Rapid Rates During Bradycardia Prolong Ventricular Refractoriness and Facilitate Ventricular Tachycardia Induction With Cesium in Dogs
Background Bradycardia can promote the development of some ventricular tachycardias (VTs). We investigated whether relative bradycardia per se or the transition from a rapid to a slower ventricular rate might be important in developing VT.
Methods and Results We studied groups of anesthetized closed-chest dogs that had AV block produced by radiofrequency catheter ablation of the AV junction. One group had uninterrupted AV block; the other group underwent a period of rapid left ventricular pacing. Both groups then received incremental doses of CsCl until sustained VT resulted. We also measured ventricular effective refractory period (V-ERP) and QT interval in separate groups of dogs that had AV block for 1 week or 3 days with and without rapid pacing (pacing cycle length [PCL]=500 or 250 ms) for 1 hour or 30 minutes. Finally, we investigated the effects of rapid pacing on V-ERP by testing the effects of verapamil and autonomic denervation on these changes. We found that CsCl induced larger early afterdepolarizations and a greater prevalence of VT in dogs with rapid pacing than in dogs without. In dogs that had AV block for 1 week, 1 hour of rapid pacing prolonged V-ERP and QT interval compared with V-ERP and QT interval before pacing. Changes persisted for at least 3 hours. Rapid pacing for only 30 minutes and at a PCL of 250 ms, as well as superimposition on sinus rhythm, each prolonged V-ERP but to a lesser extent. Only 3 days of complete AV block and autonomic denervation did not affect the prolongation of V-ERP produced by rapid pacing, whereas verapamil significantly blunted but did not eliminate the prolongation.
Conclusions At the same PCLs, the heart exposed to transient tachycardia superimposed on bradycardia exhibited a longer V-ERP, QT interval, and monophasic action potential duration and greater ease for developing VT than the heart exposed only to bradycardia. The prolongation of refractoriness lasted for at least 3 hours, and the Δ-ERP was influenced by the heart rate before pacing, the duration of pacing, and the PCL. The mechanism for this response to rapid rates appears to involve calcium, at least in part.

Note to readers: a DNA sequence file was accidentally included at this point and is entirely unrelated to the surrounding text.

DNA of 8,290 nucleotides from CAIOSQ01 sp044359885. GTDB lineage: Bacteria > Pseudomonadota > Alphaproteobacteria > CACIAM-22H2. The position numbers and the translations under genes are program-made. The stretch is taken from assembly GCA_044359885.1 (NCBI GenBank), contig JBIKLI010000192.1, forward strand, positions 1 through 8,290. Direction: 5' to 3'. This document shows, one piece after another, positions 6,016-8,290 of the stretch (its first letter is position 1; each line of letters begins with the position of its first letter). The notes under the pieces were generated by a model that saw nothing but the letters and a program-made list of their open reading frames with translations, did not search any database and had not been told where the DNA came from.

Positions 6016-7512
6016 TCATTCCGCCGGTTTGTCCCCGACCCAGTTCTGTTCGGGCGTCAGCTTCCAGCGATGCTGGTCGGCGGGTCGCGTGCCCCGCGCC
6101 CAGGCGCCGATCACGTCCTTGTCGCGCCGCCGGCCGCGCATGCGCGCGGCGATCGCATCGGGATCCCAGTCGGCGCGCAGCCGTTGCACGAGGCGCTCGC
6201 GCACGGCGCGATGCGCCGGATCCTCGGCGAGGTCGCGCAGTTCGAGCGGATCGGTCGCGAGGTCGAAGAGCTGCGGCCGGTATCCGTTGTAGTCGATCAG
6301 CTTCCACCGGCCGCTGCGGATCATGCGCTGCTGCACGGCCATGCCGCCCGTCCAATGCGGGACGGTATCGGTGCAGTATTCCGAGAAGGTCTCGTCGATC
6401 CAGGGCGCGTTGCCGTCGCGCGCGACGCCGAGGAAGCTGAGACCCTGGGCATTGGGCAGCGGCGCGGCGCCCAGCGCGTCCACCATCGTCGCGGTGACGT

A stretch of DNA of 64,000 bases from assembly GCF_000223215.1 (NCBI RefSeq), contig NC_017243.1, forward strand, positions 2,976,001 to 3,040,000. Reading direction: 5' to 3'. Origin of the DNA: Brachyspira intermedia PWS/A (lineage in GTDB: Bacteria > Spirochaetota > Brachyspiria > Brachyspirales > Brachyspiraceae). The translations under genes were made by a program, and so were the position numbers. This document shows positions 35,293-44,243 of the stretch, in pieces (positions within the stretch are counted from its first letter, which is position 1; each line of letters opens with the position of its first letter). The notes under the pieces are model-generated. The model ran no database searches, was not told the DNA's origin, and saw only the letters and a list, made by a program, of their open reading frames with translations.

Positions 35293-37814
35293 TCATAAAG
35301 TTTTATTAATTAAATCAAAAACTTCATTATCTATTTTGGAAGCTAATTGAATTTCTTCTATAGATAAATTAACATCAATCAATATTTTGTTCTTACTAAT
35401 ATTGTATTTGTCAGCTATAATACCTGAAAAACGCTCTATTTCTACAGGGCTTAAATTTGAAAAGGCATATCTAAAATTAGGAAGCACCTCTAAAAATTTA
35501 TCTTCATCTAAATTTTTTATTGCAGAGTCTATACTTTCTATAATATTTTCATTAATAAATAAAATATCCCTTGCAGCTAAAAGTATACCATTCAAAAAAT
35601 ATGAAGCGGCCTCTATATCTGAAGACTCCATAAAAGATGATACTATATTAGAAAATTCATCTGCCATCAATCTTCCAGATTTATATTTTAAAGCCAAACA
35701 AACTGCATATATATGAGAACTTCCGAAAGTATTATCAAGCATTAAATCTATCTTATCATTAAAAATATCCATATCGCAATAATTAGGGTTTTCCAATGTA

Bradycardia influences the induction of EADs1 2 3 that might be the basis of torsade de pointes due to drugs such as quinidine. Some data suggest that patients with atrial fibrillation are more likely to develop torsade de pointes when they con-vert to sinus rhythm and are most likely to have a slower rate.4 Torsade de pointes has also been reported after sudden precipitation of complete AV block due to radiofrequency catheter ablation.5 These responses raise the question of whether the acute onset of bradycardia after a period of tachycardia facilitates the induction of torsade de pointes, perhaps by prolonging repolarization. The purpose of this study was to test whether an intervening period of a rapid heart rate during a bradycardia influenced the ability of CsCl, a potassium channel blocker, to induce torsade de pointes6 7 8 9 10 11 12 13 14 15 and whether such rate manipulations affected refractoriness.
Fifty-three mongrel dogs of both sexes weighing 20 to 30 kg were anesthetized with sodium pentobarbital (30 mg/kg IV). Additional doses were given as necessary to maintain anesthesia during the study. The dogs were artificially ventilated with room air by a constant-cycled-volume ventilator (model 607, Harvard Apparatus). Catheters were placed in the left femoral artery and vein to monitor arterial BP and to infuse drugs. A 6F electrode catheter (EP Technologies) was introduced into the AV junction via the right femoral vein, and radiofrequency energy was delivered between the tip of the catheter and a backplate to produce complete AV block. MAPs were recorded via a 6F contact electrode catheter (EP Technologies).16 The electrode catheter was introduced into the left common carotid artery through a 7F sheath, and the tip was positioned at the apical endocardial portion of the LV. The signals were amplified and filtered at a frequency range of 0.04 to 500 Hz. MAPs were recorded simultaneously with surface ECG leads I, II, and III.